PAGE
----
Quote: How soon do these problems show up, generally? Are they obvious deformities and things that will kill them as chicks, or horrid things that shorten their lives later on? That worries me a lot more.

    The only peculiar thing I've noticed - and I don't know if it's a 'thing' at all - is that the 1/4 rhode island red chicks have the ugliest beaks. It's apparent when they hatch, that the beak is huge and follows the curve of the skull rather than abruptly narrowing down...like a dinosaur or a puffin. Not sure if you can see it in the first photo, but geez, those beaks were ugly. It could be the Rhode Island red, perhaps...I know when my gingernuts come inside I get flashbacks to the 'raptors in the kitchen' scene.


    Quote: I'm also aware that being in New Zealand, an island nation of 4 million people...everything and everyone is a little bit related ;-) Import laws are strict as we have a lot of endemic bird species, and there are breeds I'd LOVE to import and breed - like Marans - ones that are simply not available here. One day, when I have a lifestyle block and a few spare thousand I'll take the gamble!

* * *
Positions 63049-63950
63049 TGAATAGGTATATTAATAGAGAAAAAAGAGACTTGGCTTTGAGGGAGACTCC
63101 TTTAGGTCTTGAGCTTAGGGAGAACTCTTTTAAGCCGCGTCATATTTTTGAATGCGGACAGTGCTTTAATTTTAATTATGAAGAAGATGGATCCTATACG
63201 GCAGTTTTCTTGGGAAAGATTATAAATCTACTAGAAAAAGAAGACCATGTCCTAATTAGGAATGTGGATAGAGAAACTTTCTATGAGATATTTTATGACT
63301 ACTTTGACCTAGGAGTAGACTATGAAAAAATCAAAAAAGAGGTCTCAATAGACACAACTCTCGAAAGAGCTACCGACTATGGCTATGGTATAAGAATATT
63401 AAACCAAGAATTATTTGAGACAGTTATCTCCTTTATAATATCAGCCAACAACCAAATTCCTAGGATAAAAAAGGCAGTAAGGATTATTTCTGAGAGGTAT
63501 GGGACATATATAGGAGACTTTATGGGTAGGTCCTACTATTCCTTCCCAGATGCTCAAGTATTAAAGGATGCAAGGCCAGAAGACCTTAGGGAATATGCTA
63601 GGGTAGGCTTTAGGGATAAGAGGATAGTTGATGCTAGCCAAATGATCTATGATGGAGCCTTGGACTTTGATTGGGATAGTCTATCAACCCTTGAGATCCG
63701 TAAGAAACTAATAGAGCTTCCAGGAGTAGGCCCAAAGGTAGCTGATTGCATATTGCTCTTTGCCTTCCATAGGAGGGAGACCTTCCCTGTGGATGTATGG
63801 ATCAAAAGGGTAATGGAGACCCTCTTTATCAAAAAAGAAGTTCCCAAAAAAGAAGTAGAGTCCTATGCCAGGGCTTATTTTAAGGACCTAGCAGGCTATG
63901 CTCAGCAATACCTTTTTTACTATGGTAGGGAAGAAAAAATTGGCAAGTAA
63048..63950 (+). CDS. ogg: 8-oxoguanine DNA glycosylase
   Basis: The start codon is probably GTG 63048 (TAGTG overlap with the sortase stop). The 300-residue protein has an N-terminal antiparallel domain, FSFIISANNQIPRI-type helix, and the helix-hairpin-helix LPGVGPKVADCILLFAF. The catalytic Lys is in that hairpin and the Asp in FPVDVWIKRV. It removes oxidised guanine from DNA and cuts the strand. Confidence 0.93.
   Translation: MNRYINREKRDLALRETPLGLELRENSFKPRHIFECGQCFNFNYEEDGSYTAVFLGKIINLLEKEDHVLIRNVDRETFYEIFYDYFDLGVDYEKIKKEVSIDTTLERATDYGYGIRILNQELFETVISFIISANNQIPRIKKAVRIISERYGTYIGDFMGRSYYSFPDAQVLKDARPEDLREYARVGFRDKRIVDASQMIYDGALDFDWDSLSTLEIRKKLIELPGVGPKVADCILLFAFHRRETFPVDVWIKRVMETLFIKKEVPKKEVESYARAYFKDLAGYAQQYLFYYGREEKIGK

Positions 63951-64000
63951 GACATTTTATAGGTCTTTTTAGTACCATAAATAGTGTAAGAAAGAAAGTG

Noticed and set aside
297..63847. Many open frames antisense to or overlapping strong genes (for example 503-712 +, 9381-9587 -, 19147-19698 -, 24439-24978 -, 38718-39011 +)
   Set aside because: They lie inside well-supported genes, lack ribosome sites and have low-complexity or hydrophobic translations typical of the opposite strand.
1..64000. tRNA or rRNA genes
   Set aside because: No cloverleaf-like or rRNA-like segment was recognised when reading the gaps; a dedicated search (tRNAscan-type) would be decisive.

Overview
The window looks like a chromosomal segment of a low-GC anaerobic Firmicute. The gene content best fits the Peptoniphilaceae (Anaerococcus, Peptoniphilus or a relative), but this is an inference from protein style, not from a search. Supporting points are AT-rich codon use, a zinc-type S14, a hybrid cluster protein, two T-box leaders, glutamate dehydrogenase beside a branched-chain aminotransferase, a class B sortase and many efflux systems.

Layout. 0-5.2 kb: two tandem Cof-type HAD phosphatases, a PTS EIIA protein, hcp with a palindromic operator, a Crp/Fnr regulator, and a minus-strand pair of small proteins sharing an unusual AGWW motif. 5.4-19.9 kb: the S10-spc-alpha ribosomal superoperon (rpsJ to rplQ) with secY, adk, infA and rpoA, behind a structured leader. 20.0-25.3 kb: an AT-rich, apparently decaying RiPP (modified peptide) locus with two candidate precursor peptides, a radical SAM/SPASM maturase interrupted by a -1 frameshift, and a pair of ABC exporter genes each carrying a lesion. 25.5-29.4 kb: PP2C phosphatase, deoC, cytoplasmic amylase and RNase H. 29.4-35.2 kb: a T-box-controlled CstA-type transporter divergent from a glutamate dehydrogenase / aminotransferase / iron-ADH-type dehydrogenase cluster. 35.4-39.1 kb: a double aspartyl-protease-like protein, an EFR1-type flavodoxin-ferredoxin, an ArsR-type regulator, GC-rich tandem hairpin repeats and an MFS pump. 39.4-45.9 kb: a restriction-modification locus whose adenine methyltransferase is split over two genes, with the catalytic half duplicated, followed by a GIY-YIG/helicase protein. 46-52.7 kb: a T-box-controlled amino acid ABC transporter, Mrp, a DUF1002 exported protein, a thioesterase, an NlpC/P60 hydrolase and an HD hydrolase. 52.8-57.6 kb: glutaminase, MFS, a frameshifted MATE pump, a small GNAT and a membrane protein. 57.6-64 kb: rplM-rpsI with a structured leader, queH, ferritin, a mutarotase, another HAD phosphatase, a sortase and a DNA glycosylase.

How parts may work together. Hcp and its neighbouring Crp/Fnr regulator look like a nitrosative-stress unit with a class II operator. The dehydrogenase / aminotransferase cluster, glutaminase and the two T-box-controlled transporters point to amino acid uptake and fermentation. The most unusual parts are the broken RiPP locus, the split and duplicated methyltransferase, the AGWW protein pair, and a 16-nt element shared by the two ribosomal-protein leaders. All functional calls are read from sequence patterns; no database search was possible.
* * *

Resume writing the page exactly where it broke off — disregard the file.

Quote: Faults meaning health issues, or just not perfect breed standard? We're just breeding pretty backyard layers really, not going towards any kind of show quality bird - we don't have the space for it. Of course, I'm indebted to those who do or else all our birds would look like red junglefowl. There are people I won't sell to though - like someone I know who has about as many roosters as hens and the hens are miserable and their backs scratched bare, and I've told her, but nothing's changed :/